Egyptian actresses, forced to abide by a dress code at festivals after Rania Yussef
The snapshots of Egyptian actress Rania Yussef on the red carpet of the Cairo film festival continue to fuel debate and controversy. Her dress of transparencies
The Actors Union of Egypt has announced the drafting of a strict dress code to attend cultural events
An actress will be judged in Egypt for wearing a transparent dress
The snapshots of Egyptian actress Rania Yussef on the red carpet of the Cairo film festival continue to fuel debate and controversy. Her dress of transparencies, which showed her legs completely, ended in court and led the Union of Actors of Egypt to announce the drafting of a strict dress code to attend cultural events.
"After this crisis, we will set mandatory criteria for the actresses participating in the festivals," said Omar Abdelaziz, president of the Union of Actors, the government body that brings together the guild. Speaking to the local press, this veteran film director says that the measure is only "part of the approach that seeks to address the mistakes made within the union." The institution also promises to investigate and punish those members who do not respect "the traditions, values and ethics of society."
Despite his criticism of Yussef for the model chosen to parade for the closing ceremony of the capital's festival, Abdelaziz criticizes the decision of a group of lawyers who initially denounced the actress before the Prosecutor's Office accusing her of "obscenity" and " incitement to libertinism ", charges that could have carried up to five years in prison. "Things should not go so far that the actors are brought before a court and imprisoned for a simple dress."
"Invitation to decadence, to prostitution"
Among the lawyers who declared war on Yussef, there is Samir Sabri, a "picapleitos" known for having filed hundreds of complaints against the guild of actors. "90% of all the artists that appear on local television are an invitation to decadence, nudity, alcohol, drugs or prostitution, I'm against all of that, I think we can not allow those examples to enter In our homes, it's not art, "Sabri explained in a recent interview with EL MUNDO.
After days in the eye of the hurricane, Yussef - victim of the incendiary programs of the local "prime time" - has been forced to sing the mea culpa to which she resisted initially. "I would like to apologize as an actress who maintains a good reputation among her followers," she admitted on her Twitter account. "I hope everyone understands my good intentions, I did not want to upset anyone," he added after suggesting that "the opinions of designers and fashion experts" and the international nature of the event had influenced his choice of costumes.
On her route through the television networks, the 45-year-old actress confessed that she never wore the suit if she had known about the scandal caused. "It was the first time I was wearing it and I did not expect to cause so much indignation (...) I would like to underline my commitment to the moral values of Egyptian society in which we have all grown up", he reiterated. The controversy has overshadowed the fortieth edition of the Cairo film festival, a long-awaited event unless, this year, under the baton of a new director, he promised to begin his recovery.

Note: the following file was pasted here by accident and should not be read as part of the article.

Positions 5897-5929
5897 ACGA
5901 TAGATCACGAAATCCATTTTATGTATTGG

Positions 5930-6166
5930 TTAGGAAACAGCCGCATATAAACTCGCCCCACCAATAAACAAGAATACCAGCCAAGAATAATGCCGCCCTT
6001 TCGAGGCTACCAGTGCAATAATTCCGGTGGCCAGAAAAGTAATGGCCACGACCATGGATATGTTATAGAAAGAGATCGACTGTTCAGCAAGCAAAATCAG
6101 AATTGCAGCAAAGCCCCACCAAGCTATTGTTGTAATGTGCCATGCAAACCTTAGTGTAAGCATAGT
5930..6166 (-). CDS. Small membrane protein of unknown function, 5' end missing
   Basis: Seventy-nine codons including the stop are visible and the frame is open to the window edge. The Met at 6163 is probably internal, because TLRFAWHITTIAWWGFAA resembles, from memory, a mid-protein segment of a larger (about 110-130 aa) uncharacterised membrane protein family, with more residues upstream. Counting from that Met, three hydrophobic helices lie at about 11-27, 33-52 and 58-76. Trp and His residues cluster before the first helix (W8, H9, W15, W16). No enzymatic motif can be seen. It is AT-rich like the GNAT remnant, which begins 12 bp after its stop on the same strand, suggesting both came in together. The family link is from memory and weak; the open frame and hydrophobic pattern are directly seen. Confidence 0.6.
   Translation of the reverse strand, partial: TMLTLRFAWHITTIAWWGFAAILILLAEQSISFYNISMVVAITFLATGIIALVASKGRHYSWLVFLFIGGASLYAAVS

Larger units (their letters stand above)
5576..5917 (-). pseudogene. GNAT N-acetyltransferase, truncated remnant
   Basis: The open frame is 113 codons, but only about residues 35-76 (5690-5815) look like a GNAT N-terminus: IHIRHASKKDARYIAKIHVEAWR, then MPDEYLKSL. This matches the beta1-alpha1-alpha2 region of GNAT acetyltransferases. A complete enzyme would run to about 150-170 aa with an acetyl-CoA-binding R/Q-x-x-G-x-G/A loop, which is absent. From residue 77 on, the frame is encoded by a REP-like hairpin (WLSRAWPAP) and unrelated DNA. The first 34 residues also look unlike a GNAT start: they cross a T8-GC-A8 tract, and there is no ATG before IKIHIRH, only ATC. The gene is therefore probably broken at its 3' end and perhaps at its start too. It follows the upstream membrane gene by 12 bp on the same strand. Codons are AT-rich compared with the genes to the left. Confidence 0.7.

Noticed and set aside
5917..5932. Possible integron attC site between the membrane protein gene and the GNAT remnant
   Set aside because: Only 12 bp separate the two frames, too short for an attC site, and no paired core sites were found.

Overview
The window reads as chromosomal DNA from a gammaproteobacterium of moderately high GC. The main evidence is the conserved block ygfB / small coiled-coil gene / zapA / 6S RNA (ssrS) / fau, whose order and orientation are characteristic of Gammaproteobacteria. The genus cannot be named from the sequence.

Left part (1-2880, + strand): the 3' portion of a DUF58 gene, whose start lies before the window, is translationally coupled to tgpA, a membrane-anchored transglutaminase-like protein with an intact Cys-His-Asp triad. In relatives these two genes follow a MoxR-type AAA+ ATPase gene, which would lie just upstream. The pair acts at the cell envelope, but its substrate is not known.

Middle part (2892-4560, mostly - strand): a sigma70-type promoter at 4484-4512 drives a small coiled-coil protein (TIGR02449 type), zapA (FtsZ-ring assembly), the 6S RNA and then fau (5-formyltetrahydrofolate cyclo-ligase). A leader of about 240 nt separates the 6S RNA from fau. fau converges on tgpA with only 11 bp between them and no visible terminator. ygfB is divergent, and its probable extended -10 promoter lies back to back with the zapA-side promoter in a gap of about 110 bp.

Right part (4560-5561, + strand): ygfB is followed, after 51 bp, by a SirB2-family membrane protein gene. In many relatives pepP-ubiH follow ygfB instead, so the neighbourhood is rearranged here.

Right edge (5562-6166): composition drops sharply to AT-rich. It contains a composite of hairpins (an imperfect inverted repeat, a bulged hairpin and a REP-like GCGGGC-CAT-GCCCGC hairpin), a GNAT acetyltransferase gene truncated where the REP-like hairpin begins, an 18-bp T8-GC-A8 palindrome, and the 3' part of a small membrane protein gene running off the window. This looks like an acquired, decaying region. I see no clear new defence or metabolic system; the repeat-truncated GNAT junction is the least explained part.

Far from ailing the storm, Yussef was questioned on Wednesday by the Prosecutor's Office for four hours and then released. "The investigation continues," he told social media after the resignation of the attorneys who initiated the litigation to maintain the charges spread. In a statement, the lawyers celebrated the pardon "to the Egyptian family and their affirmation that it was not intentional, result of circumstances beyond their control and the recognition that it was wrong behavior".
pic.twitter.com/0ptpzn7rBu? (@RaniahYousief) December 4, 2018
For its part, the Egyptian State Information Service, which controls and accredits the foreign press in the country, has called the media coverage "exaggerated" and denounced the negative view cast on "personal liberties" on earth. of the pharaohs, with a society and authorities increasingly pacatas. The trial against Yussef, based on the withdrawn demands, is scheduled for next January 12. And there are no signs of suspension. The Egyptian syndicate of performing arts professionals, upset by a "disproportionate and unjustified escalation", will provide legal assistance to the defendant.
The calvary of the actress joins a long tirade in the middle of a campaign of public morality by the security forces that has taken dozens of homosexuals to jail. Last January the Egyptian dancer Laila Amer was arrested accused of starring in a video in which she makes supposedly suggestive gestures. The lawyer who filed the complaint then said that the content represented "a danger to the morality of society and incited libertinism and sexual acts among young people." He was arrested for four days.
At the end of 2017, a minor court sentenced Shyma, the 22-year-old Egyptian singer who unleashed the scandal by appearing in lingerie in a video clip while eating a banana, to two years in prison . The diffusion of the images on YouTube - in which the artist also appears spraying milk on some bananas - ended with the arrest of the protagonist a few days later between reactions of rejection of the media, politicians and public figures. His sentence was later reduced to one year in prison.
In 2015 two belly dancers were sentenced to six months behind bars for allegedly inciting debauchery and immorality in their videos. In 2014, a television program inspired by the X Factor formula in which dancers from the US, Argentina, Russia and China competed was canceled after the first episode in response to criticism from the most puritanical sectors.
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